My comments, as all comments in this forum, are general comments and not directed at any individual and their own individual situation. There is always variance in how these are applied to people and there are many variables that would need to be considered when making such decisions.

High fat plant foods are not necessary nor required so children can grow up fine and healthy without them. And, children can include more than what I stated and also still be healthy. I couldn't address your specific situation without you and your child being my patients.

However, Dr McDougall has written an great article on gaining weight, and in addition there are several threads here on the topic.

http://www.nealhendrickson.com/mcdougal ... weight.htm

So, it is important to remember there are general recommendations and individual specific recommendations. However, in this forum, and in any anonymous public forum, the best we can do is general recommendations.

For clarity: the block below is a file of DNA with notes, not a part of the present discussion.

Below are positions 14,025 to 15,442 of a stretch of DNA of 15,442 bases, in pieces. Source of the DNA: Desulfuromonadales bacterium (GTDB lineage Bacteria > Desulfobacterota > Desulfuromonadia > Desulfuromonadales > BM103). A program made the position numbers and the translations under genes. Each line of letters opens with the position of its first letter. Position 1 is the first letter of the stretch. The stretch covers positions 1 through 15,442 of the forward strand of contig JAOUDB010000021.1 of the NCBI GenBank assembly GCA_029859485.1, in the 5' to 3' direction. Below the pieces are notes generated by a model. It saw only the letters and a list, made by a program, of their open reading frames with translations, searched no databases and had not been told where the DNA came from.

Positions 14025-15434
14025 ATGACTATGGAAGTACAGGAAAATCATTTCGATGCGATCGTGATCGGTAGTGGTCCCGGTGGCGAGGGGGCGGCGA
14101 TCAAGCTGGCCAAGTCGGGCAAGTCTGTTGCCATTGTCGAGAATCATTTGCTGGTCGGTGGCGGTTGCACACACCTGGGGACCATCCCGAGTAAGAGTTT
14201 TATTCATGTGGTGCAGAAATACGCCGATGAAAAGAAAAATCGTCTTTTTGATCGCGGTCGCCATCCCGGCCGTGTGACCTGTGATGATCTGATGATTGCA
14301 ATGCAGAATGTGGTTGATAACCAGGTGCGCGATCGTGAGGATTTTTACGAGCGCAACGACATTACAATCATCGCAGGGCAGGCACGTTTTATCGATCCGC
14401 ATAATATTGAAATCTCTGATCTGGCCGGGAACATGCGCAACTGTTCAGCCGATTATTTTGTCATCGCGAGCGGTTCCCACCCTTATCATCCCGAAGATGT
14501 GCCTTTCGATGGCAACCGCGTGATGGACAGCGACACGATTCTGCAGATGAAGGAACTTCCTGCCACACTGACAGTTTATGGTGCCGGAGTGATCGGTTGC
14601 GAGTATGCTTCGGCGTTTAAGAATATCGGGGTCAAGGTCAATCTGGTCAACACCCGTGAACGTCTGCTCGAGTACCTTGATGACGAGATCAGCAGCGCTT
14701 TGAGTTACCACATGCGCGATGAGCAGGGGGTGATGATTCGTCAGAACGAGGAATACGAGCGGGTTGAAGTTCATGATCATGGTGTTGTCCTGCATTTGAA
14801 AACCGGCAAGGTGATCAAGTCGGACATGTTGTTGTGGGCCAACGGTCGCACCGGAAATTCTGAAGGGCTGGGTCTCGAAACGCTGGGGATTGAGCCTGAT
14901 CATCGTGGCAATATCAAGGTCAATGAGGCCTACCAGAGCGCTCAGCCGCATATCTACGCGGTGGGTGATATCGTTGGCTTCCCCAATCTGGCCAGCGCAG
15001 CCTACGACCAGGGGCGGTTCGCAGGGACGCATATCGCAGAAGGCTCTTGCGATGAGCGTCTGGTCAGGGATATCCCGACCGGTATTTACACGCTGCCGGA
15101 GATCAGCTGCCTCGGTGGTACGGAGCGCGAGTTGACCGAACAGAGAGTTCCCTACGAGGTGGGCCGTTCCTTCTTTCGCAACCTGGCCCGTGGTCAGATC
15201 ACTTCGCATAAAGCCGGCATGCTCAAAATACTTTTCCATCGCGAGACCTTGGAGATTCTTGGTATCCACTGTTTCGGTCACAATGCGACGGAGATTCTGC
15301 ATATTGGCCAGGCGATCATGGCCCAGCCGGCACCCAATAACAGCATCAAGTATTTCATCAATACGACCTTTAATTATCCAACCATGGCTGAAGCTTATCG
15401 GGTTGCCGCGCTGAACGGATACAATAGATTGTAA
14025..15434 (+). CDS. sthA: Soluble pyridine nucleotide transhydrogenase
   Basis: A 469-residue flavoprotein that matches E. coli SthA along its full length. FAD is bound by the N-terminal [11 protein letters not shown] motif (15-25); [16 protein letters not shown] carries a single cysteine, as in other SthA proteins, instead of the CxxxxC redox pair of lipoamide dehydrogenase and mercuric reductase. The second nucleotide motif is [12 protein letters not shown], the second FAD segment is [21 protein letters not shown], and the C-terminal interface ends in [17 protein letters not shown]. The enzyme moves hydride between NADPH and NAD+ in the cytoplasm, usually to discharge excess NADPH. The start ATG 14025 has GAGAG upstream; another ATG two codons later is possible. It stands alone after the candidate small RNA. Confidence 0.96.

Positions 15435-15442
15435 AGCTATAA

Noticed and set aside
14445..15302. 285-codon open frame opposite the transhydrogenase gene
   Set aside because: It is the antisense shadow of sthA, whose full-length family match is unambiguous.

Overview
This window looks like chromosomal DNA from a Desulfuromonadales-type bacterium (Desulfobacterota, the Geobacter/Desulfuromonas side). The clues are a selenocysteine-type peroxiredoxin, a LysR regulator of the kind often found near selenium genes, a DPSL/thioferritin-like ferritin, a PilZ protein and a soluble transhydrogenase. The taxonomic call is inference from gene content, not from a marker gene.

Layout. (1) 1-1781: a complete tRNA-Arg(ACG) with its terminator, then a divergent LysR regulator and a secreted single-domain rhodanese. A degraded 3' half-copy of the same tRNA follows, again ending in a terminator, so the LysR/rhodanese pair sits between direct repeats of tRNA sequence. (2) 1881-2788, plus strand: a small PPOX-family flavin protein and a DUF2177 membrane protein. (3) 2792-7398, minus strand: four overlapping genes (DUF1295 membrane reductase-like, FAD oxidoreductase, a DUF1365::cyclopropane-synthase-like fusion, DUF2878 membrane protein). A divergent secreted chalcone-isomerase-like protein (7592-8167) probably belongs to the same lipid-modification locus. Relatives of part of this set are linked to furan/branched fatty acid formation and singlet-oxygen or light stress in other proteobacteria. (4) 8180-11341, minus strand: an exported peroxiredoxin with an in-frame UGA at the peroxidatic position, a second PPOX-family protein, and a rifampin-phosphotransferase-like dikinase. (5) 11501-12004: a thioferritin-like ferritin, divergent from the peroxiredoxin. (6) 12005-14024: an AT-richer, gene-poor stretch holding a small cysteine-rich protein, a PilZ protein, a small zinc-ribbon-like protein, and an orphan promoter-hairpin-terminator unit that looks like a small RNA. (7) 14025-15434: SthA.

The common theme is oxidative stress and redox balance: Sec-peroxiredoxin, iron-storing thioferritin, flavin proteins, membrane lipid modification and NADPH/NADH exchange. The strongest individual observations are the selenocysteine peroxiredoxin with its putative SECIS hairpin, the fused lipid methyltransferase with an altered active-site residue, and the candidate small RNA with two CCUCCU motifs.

I hope that helps!

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Re: Optimum BMI?

Postby jamietwo » Tue May 03, 2011 9:28 am

I understand. Let me rephrase my question. :) If a child is growing, active and healthy, why the emphasis on appropriate weight for "age" vs height? In our experience, he always grows "up" before he grows "out", (he's just over 5 feet tall at 11 years old).

I've read Dr. McDougall's newsletter multiple times - that's probably where I got the idea that my child could eat more nuts, etc. and translated that (over time) to include all kids.

Thanks for your input!
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Re: Optimum BMI?

Postby JeffN » Tue May 03, 2011 9:33 am

jamietwo wrote:I understand. Let me rephrase my question. :) If a child is growing, active and healthy, why the emphasis on appropriate weight for "age" vs height?


It is a system that is used to try and establish a norm and catch those who may be above or below it. However, like any system, it may have value, though it is not perfect.